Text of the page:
Articulation – tonguing between the lips

In my previous blog I wrote about one approach to basic or default articulation. For this post, I thought I would look at another form of tonguing that is also quite common and useful, namely tonguing between the lips.

Tonguing between the lips produces a very precise and clear beginning to a note and is the articulation method favoured by the Suzuki method of learning, analogous to spitting a grain of rice.

To achieve this articulation, place the tip of the tongue on the inside lower edge of the upper lip. The tongue will act like a gentle plug in the aperture. Once your tongue is in place quickly draw it back into your mouth releasing the air. Try this with a grain of rice by placing one grain of rice on your tongue, put your tongue into position and literally spit the grain of rice out of your mouth.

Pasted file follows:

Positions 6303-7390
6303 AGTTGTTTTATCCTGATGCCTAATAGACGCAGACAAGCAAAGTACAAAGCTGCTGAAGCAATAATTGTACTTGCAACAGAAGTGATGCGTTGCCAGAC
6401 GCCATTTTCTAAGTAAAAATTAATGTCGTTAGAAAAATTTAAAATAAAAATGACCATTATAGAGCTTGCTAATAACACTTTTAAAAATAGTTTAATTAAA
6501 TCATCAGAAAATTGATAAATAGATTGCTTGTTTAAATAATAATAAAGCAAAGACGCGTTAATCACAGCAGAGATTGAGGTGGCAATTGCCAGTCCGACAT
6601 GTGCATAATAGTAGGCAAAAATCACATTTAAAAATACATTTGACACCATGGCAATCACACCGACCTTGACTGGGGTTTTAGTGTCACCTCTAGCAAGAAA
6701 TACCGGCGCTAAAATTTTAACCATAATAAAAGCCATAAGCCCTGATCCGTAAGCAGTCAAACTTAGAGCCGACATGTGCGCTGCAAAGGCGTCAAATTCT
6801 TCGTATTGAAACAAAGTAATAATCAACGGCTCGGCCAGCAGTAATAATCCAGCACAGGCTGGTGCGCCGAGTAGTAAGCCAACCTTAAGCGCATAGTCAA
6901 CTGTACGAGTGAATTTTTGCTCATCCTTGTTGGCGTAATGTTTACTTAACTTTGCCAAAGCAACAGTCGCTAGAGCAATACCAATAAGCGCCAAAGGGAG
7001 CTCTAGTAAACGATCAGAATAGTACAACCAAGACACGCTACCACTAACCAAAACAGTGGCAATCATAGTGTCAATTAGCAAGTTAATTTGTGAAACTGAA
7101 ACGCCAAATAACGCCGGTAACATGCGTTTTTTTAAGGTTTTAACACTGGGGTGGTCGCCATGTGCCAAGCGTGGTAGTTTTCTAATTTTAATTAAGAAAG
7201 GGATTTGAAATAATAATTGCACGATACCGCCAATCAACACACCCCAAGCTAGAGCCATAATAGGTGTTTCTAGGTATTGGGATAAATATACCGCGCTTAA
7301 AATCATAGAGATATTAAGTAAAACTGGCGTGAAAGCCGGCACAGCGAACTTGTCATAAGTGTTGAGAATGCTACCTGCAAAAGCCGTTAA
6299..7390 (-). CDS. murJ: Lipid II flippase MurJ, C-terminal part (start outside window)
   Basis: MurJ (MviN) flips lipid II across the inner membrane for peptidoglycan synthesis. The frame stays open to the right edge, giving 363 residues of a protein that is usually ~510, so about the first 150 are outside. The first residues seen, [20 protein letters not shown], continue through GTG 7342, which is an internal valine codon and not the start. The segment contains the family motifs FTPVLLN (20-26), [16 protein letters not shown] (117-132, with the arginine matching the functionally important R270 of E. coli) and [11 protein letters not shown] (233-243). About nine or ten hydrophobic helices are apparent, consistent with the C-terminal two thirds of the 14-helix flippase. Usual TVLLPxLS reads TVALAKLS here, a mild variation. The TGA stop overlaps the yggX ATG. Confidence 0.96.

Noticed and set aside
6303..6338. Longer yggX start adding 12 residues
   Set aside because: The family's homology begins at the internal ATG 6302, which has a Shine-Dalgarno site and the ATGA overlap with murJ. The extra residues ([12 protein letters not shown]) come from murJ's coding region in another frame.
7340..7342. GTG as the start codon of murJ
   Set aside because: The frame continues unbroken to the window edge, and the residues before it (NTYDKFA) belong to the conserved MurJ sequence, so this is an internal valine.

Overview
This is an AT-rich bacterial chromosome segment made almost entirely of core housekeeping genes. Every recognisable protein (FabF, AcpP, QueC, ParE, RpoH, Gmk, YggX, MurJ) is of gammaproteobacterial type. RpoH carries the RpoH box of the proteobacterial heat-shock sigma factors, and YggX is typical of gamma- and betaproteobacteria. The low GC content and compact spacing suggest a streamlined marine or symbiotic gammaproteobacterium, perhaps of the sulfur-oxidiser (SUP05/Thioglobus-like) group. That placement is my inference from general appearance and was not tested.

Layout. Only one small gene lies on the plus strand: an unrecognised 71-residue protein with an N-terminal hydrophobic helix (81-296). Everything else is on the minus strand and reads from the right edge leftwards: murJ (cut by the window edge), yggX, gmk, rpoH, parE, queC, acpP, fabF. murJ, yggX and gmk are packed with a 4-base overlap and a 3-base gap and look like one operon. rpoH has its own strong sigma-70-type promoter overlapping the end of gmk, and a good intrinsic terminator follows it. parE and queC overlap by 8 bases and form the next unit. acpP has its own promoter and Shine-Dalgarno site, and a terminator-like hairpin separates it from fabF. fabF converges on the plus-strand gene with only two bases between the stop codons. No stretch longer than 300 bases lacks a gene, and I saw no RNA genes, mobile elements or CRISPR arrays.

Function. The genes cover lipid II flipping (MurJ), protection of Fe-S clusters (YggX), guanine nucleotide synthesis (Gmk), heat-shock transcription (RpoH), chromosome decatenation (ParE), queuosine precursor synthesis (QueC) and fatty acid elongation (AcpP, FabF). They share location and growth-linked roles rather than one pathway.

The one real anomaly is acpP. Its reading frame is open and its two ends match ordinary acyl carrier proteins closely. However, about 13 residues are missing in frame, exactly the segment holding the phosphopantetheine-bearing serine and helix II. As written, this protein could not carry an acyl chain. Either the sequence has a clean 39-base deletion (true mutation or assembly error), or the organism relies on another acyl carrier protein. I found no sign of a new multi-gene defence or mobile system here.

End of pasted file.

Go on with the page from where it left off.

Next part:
This method of articulation is beautifully clear and  can work very well for situations such as the opening B of the Faure Fantasie.

I’m quite slow at repeating notes with this method but probably I just need to practise it more. Some players even choose to use this articulation for the first note after each breath or rest. It’s certainly a lovely clear way to start a note and worth adding to your repertoire of articulation.

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